Edward Stark was born in 1856 in Hohenems, Austria to father Josef Stark, a local cantor and butcher. As a young boy, Edward sang in his father’s choir along with his three older brothers.
In 1871, Edward and his family immigrated to America to join the three eldest sons of the Stark family who had moved there in the early 1860’s. The Stark family settled in the German-Jewish community concentrated in the "East 50’s" of New York City, and Josef was hired to officiate at Congregation Adat Israel.
Edward worked for 20 years with his brothers in the clothing business, pursuing musical activities in his free time. In April of 1884, Stark married Rose Weinberger, and together they had four children. Stark was active in many associations, including the Germania Quartet Club, an amateur singing group. He composed several operettas for the group, such as “Germania, oder Traumbild eines Gesang-Vereins” (“Germania, or the Dream of a Singing Society”). Stark studied Hebrew and hazzanut with his father, and in November of 1885 traveled to Vienna and to Leipzig to study music formally.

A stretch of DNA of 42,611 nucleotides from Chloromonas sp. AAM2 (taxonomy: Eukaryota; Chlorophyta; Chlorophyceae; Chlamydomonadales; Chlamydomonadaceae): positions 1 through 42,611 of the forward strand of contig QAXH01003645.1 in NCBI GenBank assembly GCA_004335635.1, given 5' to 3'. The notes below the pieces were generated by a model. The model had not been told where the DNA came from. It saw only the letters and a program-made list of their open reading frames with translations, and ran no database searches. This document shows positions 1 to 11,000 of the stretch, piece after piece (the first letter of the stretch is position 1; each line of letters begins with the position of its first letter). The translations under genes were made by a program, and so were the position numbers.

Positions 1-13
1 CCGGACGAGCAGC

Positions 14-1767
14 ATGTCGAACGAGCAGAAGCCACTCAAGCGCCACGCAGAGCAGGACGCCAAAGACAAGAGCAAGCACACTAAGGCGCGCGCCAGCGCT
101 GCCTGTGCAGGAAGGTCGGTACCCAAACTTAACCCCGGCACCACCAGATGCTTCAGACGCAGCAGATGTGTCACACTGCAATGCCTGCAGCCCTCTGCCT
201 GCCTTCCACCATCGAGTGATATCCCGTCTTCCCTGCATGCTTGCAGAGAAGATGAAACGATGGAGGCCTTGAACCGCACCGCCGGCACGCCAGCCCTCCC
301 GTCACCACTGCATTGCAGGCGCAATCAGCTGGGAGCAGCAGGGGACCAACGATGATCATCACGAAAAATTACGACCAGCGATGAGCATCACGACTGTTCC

In 1891, Stark accepted his first official cantorial position at Congregation Beth Elohim in Brooklyn, New York, a post he held for two years. In October of 1893, he was offered a position at Emanu-El, the largest Reform Synagogue in San Francisco. Emanu-El was one of the first synagogues to use the Union Prayer Book, and as such, Stark composed musical settings for most of the liturgy for their service. Many of these early arrangements were later included in his collection Sefer Anim Zmirot (1909-1913). Stark greatly increased the scope of Emanu-El's choir, and was one of the first cantors to introduce instruments, aside from the organ, into the synagogue service. Only two of his works for choir and instruments have survived: “Memorial Hymn” (1895) and “Day of God” (1898).
Stark was aligned with the South German cantorial style, a tradition he inherited from his father, and from teachers in Europe. Stark advocated for the preservation of traditional nusach in the American Reform service. Most of his compositions included in Anim Zmirot utilize the adonai malakh and magen avot modes. Stark’s style was heavily influenced by the classical oratorio, and by the work of Salomon Sulzer and Louis Lewandowski. He continued to serve at Emanu-El until he fell ill in 1913, and was succeeded by Rueben Rinder. Stark spent his last years in San Francisco, and died in April of 1918.